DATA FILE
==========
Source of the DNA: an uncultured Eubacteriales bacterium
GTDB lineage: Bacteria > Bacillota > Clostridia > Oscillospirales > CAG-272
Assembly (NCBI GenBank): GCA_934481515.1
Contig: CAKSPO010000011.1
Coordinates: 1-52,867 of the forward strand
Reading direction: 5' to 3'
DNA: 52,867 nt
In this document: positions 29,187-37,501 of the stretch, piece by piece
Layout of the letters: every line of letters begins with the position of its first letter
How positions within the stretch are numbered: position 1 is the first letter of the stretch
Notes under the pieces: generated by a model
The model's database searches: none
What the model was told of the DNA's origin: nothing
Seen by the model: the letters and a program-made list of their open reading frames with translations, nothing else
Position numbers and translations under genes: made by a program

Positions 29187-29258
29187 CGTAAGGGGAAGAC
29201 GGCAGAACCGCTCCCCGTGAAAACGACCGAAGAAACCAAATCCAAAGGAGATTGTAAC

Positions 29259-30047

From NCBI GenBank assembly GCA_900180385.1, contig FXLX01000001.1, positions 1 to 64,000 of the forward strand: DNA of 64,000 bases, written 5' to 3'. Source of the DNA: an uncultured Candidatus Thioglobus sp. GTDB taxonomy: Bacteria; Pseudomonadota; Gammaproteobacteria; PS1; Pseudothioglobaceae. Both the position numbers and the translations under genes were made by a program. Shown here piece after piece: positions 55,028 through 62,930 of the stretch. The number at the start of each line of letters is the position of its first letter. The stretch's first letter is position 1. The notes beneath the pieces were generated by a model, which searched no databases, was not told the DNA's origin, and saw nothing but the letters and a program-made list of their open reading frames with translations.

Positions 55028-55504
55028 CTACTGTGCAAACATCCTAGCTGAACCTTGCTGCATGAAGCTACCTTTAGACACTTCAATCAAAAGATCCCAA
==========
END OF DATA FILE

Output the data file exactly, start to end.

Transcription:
Source of the DNA: an uncultured Eubacteriales bacterium
GTDB lineage: Bacteria > Bacillota > Clostridia > Oscillospirales > CAG-272
Assembly (NCBI GenBank): GCA_934481515.1
Contig: CAKSPO010000011.1
Coordinates: 1-52,867 of the forward strand
Reading direction: 5' to 3'
DNA: 52,867 nt
In this document: positions 29,187-37,501 of the stretch, piece by piece
Layout of the letters: every line of letters begins with the position of its first letter
How positions within the stretch are numbered: position 1 is the first letter of the stretch
Notes under the pieces: generated by a model
The model's database searches: none
What the model was told of the DNA's origin: nothing
Seen by the model: the letters and a program-made list of their open reading frames with translations, nothing else
Position numbers and translations under genes: made by a program

Positions 29187-29258
29187 CGTAAGGGGAAGAC
29201 GGCAGAACCGCTCCCCGTGAAAACGACCGAAGAAACCAAATCCAAAGGAGATTGTAAC

Positions 29259-30047

From NCBI GenBank assembly GCA_900180385.1, contig FXLX01000001.1, positions 1 to 64,000 of the forward strand: DNA of 64,000 bases, written 5' to 3'. Source of the DNA: an uncultured Candidatus Thioglobus sp. GTDB taxonomy: Bacteria; Pseudomonadota; Gammaproteobacteria; PS1; Pseudothioglobaceae. Both the position numbers and the translations under genes were made by a program. Shown here piece after piece: positions 55,028 through 62,930 of the stretch. The number at the start of each line of letters is the position of its first letter. The stretch's first letter is position 1. The notes beneath the pieces were generated by a model, which searched no databases, was not told the DNA's origin, and saw nothing but the letters and a program-made list of their open reading frames with translations.

Positions 55028-55504
55028 CTACTGTGCAAACATCCTAGCTGAACCTTGCTGCATGAAGCTACCTTTAGACACTTCAATCAAAAGATCCCAA